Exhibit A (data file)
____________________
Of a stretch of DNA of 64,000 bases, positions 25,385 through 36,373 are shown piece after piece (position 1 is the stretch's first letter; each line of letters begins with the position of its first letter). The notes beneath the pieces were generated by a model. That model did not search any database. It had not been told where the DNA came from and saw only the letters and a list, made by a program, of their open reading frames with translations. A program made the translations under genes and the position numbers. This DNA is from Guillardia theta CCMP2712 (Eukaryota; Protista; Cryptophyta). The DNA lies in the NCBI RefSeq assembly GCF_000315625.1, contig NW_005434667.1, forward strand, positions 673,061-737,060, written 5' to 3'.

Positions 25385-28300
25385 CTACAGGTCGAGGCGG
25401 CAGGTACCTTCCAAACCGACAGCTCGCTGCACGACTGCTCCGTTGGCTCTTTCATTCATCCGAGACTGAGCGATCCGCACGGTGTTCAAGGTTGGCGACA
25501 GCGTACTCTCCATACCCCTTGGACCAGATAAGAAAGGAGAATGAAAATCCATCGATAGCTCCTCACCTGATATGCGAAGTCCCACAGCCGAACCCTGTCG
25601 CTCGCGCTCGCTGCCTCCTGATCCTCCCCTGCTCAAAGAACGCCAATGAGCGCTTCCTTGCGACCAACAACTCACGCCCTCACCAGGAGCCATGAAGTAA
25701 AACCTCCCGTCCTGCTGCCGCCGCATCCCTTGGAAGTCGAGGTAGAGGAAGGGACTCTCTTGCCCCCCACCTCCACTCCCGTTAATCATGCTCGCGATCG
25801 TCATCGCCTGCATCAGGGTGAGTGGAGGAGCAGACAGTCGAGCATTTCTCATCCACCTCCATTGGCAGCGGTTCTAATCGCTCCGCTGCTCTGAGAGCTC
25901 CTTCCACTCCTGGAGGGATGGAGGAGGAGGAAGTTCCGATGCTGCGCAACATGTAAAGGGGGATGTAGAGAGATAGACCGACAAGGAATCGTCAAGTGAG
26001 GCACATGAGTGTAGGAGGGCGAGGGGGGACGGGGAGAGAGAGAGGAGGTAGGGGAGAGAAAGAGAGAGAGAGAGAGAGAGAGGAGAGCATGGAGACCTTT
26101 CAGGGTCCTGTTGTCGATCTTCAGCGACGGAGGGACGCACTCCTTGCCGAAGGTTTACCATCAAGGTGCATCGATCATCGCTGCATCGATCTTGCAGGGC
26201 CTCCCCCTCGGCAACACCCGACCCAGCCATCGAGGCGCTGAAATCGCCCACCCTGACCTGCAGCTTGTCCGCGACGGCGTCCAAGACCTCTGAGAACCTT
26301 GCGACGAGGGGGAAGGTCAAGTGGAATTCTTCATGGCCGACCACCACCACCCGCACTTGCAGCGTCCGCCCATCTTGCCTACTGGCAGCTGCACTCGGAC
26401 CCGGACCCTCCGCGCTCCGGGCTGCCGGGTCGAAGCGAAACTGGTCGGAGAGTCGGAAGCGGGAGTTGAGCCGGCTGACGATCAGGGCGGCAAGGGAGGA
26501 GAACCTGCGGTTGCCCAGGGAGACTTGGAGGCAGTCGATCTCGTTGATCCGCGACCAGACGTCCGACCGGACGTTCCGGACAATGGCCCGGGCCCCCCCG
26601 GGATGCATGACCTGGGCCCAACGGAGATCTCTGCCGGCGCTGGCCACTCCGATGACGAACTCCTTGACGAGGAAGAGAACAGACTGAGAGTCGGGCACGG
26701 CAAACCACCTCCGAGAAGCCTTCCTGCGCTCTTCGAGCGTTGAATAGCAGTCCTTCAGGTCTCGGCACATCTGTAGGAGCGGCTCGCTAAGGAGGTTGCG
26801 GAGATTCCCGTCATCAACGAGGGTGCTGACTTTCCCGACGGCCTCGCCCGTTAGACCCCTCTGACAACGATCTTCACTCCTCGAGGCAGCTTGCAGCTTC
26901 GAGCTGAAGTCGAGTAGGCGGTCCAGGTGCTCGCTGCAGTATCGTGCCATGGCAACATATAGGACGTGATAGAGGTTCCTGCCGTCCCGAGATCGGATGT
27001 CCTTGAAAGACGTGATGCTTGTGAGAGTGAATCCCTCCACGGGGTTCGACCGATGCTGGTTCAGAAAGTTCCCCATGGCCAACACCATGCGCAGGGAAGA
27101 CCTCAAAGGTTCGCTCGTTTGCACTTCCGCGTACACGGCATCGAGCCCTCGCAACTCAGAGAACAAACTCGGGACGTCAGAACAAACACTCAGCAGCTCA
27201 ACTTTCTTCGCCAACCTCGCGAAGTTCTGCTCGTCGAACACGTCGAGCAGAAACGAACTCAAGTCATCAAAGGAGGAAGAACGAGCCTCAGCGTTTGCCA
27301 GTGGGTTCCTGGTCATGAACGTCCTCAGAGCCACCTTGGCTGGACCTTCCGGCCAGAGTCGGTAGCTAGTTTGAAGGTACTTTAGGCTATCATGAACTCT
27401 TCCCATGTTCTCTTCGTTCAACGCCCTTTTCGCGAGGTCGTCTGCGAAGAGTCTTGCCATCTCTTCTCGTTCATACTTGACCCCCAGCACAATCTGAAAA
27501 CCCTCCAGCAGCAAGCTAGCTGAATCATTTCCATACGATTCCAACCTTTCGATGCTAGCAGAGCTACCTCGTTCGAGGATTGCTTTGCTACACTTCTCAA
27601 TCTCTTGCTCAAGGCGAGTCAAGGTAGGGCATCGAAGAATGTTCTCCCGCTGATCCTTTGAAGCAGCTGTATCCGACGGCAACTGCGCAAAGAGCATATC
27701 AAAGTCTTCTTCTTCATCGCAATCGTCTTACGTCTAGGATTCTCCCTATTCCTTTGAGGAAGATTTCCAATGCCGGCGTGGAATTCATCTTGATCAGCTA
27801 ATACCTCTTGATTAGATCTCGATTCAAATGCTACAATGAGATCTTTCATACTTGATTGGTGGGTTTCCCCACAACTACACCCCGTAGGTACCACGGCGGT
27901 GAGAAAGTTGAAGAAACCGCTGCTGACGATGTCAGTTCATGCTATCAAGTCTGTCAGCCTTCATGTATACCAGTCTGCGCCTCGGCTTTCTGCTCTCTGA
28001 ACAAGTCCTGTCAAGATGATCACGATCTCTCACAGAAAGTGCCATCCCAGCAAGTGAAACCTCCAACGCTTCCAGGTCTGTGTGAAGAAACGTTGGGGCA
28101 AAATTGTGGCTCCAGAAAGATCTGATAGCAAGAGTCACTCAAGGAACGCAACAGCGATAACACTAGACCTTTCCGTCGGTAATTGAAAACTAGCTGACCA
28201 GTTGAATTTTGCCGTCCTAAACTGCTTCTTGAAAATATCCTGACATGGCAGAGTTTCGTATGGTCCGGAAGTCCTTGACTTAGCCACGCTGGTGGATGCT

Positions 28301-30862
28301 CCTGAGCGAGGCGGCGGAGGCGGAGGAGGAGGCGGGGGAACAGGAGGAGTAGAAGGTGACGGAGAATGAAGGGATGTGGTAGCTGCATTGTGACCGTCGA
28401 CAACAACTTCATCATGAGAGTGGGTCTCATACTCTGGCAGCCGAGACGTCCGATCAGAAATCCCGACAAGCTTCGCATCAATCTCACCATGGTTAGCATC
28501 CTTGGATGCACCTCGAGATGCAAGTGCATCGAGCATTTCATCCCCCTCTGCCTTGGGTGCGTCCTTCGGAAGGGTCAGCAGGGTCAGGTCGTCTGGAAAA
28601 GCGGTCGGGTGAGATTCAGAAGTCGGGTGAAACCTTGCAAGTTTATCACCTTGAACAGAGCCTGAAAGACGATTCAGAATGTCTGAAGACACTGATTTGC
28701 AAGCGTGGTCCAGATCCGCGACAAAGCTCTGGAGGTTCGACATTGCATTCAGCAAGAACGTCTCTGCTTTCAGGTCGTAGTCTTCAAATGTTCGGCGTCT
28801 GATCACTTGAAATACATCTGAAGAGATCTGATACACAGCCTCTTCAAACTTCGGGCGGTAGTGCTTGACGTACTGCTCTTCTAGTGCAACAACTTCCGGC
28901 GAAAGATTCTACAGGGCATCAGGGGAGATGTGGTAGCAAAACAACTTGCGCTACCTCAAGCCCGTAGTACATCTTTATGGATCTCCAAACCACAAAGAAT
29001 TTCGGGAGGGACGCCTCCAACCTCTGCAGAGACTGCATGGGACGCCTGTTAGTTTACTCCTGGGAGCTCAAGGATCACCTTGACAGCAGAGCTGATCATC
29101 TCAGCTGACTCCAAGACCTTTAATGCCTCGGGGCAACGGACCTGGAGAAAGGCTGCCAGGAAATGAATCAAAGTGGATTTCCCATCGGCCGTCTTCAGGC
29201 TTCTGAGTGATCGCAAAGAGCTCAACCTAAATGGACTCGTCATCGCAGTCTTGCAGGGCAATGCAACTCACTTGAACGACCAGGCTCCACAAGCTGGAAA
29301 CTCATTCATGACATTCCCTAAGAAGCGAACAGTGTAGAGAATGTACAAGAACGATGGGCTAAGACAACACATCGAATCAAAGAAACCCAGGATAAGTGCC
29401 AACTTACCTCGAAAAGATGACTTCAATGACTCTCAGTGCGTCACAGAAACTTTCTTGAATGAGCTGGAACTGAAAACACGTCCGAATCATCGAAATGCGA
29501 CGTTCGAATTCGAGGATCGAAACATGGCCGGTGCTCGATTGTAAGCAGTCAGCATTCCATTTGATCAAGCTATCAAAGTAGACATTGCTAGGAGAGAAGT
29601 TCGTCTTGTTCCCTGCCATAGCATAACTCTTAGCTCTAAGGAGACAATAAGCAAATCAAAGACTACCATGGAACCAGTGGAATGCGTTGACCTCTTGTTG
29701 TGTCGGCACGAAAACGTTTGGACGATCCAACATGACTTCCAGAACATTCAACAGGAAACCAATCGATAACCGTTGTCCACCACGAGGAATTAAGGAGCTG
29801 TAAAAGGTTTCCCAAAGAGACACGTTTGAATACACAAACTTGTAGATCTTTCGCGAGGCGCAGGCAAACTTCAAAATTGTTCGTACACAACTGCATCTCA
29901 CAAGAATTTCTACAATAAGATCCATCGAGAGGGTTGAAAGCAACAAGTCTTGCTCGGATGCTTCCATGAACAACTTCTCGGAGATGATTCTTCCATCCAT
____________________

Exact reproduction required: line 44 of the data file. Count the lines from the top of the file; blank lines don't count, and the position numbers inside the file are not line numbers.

29301 CTCATTCATGACATTCCCTAAGAAGCGAACAGTGTAGAGAATGTACAAGAACGATGGGCTAAGACAACACATCGAATCAAAGAAACCCAGGATAAGTGCC